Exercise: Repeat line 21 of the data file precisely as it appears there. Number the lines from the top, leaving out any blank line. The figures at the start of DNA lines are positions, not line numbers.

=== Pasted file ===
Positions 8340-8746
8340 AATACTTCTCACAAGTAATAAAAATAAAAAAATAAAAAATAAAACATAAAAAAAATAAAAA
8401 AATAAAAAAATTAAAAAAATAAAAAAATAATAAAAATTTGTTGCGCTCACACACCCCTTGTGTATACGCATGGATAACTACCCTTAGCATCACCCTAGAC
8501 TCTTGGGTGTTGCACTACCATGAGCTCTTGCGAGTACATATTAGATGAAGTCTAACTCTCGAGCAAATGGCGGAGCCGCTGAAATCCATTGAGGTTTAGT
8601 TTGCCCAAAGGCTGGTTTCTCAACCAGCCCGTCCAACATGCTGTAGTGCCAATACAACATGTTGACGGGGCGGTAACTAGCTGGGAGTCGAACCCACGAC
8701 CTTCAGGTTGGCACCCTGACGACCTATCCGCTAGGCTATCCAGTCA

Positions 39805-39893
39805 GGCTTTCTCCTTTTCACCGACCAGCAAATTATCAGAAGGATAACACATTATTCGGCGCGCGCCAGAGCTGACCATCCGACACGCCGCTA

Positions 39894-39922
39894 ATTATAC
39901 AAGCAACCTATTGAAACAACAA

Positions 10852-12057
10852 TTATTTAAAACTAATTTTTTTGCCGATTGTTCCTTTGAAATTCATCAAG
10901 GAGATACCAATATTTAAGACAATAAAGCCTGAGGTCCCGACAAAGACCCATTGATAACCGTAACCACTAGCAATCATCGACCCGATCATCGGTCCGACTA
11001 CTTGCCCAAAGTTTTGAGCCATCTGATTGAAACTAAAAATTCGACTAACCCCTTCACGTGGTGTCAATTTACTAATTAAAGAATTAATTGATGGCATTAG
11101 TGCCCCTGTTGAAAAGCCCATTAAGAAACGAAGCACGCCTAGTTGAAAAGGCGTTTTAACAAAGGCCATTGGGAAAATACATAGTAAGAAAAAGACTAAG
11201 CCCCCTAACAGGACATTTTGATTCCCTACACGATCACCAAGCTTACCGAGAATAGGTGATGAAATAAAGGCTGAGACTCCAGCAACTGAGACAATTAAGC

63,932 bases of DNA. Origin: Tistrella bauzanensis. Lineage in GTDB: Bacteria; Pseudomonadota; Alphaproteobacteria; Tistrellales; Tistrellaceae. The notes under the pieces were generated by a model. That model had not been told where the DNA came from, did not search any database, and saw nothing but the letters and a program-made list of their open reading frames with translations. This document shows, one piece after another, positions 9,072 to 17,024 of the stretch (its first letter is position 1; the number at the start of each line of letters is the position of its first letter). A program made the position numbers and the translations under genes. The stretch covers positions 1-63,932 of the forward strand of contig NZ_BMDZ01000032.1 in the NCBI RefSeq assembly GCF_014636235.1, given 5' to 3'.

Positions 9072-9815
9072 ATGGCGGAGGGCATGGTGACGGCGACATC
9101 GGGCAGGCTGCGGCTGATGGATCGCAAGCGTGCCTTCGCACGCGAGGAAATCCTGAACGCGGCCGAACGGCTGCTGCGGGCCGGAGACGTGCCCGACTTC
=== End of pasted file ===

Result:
9101 GGGCAGGCTGCGGCTGATGGATCGCAAGCGTGCCTTCGCACGCGAGGAAATCCTGAACGCGGCCGAACGGCTGCTGCGGGCCGGAGACGTGCCCGACTTC